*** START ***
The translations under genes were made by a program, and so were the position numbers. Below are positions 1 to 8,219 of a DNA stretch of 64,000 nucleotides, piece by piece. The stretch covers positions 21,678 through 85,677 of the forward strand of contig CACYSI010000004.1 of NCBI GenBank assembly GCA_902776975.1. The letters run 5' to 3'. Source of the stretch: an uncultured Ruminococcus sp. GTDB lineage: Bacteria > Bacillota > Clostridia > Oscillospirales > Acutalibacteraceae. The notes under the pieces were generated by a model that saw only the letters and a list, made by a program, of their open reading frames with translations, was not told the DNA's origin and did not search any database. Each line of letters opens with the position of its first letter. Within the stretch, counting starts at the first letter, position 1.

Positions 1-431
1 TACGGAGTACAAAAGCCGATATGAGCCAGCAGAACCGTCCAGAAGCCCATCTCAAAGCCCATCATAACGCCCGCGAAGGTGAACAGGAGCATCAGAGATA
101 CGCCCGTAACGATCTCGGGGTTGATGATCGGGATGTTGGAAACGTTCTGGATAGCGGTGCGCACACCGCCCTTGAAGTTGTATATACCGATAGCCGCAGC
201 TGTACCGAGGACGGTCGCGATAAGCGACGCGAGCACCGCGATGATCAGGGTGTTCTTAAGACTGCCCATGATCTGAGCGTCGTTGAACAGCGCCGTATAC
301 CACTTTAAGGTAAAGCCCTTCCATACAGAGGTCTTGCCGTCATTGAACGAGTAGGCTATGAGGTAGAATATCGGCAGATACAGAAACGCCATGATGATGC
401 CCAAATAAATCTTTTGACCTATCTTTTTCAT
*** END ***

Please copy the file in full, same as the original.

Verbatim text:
The translations under genes were made by a program, and so were the position numbers. Below are positions 1 to 8,219 of a DNA stretch of 64,000 nucleotides, piece by piece. The stretch covers positions 21,678 through 85,677 of the forward strand of contig CACYSI010000004.1 of NCBI GenBank assembly GCA_902776975.1. The letters run 5' to 3'. Source of the stretch: an uncultured Ruminococcus sp. GTDB lineage: Bacteria > Bacillota > Clostridia > Oscillospirales > Acutalibacteraceae. The notes under the pieces were generated by a model that saw only the letters and a list, made by a program, of their open reading frames with translations, was not told the DNA's origin and did not search any database. Each line of letters opens with the position of its first letter. Within the stretch, counting starts at the first letter, position 1.

Positions 1-431
1 TACGGAGTACAAAAGCCGATATGAGCCAGCAGAACCGTCCAGAAGCCCATCTCAAAGCCCATCATAACGCCCGCGAAGGTGAACAGGAGCATCAGAGATA
101 CGCCCGTAACGATCTCGGGGTTGATGATCGGGATGTTGGAAACGTTCTGGATAGCGGTGCGCACACCGCCCTTGAAGTTGTATATACCGATAGCCGCAGC
201 TGTACCGAGGACGGTCGCGATAAGCGACGCGAGCACCGCGATGATCAGGGTGTTCTTAAGACTGCCCATGATCTGAGCGTCGTTGAACAGCGCCGTATAC
301 CACTTTAAGGTAAAGCCCTTCCATACAGAGGTCTTGCCGTCATTGAACGAGTAGGCTATGAGGTAGAATATCGGCAGATACAGAAACGCCATGATGATGC
401 CCAAATAAATCTTTTGACCTATCTTTTTCAT